“Changing the world with chess” and making $100,000 per year on the side.
That’s the story of today’s guest, Jeff DiOrio from EliteChess.net.
Jeff went from earning $17/hr working in summer camp chess programs teaching kids how to play chess, to running his own camps and earning five times as much.
He then transitioned to an online recurring membership model, in part due to the pandemic, while also keeping the in-person coaching side of his business alive.
Jeff’s approach to growing his student numbers so rapidly?
Organic growth through giving to charities and delivering a value-driven service, all while doing something he loves—teaching chess.
Tune in to The Side Hustle Show interview to hear:
- how Jeff built his minimum viable audience
- the methods he used to set up the business for recurring revenue
- how you can borrow some of these same tactics in your business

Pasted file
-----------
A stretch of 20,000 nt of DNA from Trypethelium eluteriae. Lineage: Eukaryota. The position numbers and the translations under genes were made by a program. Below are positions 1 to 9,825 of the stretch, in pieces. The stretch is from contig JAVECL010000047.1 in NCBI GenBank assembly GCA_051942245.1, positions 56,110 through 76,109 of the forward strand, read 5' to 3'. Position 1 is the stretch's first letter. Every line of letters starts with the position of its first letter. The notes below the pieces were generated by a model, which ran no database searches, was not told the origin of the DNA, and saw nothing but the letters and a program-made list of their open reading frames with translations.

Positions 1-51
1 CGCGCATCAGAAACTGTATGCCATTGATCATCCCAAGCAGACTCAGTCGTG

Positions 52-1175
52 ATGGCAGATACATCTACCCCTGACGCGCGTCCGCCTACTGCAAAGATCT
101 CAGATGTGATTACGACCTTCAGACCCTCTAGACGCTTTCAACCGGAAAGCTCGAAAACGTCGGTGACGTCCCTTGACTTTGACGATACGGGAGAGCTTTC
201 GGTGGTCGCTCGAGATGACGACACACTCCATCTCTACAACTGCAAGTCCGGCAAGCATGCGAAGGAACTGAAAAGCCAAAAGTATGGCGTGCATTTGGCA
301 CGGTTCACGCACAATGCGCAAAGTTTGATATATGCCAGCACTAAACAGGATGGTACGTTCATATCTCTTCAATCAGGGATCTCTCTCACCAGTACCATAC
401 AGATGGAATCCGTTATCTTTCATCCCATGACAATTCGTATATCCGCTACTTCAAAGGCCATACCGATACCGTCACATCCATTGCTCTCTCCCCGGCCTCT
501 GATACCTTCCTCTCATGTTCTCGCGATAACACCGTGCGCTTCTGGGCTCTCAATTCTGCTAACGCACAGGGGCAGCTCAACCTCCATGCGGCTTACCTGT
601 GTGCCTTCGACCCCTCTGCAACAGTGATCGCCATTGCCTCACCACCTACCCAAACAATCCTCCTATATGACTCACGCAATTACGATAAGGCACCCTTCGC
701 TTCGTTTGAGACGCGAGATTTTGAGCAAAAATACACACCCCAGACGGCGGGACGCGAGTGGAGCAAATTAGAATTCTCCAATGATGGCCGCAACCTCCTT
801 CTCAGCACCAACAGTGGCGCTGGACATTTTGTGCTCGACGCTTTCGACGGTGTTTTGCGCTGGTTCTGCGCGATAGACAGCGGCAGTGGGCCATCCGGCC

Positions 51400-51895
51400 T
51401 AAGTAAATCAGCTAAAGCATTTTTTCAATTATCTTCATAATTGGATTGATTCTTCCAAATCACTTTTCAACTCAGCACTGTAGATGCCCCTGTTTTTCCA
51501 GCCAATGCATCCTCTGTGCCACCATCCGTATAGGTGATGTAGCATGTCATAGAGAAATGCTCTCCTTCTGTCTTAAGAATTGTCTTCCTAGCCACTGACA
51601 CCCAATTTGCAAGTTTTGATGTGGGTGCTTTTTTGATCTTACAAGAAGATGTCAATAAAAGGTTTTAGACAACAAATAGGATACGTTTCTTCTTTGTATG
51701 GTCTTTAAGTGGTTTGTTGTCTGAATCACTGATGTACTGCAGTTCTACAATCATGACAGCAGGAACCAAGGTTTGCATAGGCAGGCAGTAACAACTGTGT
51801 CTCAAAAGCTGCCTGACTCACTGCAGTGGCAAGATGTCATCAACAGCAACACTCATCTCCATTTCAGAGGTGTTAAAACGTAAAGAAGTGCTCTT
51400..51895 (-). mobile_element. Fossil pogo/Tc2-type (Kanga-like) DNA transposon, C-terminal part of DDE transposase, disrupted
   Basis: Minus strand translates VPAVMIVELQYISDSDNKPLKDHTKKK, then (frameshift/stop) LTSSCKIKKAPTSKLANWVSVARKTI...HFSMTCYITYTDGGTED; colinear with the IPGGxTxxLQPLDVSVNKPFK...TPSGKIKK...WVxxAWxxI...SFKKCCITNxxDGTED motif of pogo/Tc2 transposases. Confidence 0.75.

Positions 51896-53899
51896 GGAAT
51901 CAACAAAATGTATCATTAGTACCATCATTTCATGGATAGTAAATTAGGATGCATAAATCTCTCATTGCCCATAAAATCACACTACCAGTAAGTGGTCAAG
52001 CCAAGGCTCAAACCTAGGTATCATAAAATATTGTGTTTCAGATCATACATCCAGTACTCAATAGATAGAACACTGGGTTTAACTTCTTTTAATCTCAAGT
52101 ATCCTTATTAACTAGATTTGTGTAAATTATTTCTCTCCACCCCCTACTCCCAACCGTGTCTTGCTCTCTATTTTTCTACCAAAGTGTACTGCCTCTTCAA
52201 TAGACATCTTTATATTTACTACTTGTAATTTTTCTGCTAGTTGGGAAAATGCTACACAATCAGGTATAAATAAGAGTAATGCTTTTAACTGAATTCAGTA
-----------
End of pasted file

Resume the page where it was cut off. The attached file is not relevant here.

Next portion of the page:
The Idea to Start Elite Chess
Jeff was teaching kids how to play chess at a neighboring school’s summer camp when he first had the idea to start teaching chess for himself.
“I was making $17 an hour and starting thinking, ‘Wow, maybe I could do this for myself and give myself a little bit of a raise,’” Jeff told me.
Validating the Idea and Getting Started
Jeff admitted that he’s often a little slow to act on ideas sometimes and didn’t put the wheels into motion on his side hustle right away.
It was just before Jeff started his fourth year of summer camp that he decided to host a chess tournament himself to see what the response would be like.
Jeff didn’t want to do it all under his name, just in case “it didn’t go well, or my idea wasn’t as strong as I thought,” he explained.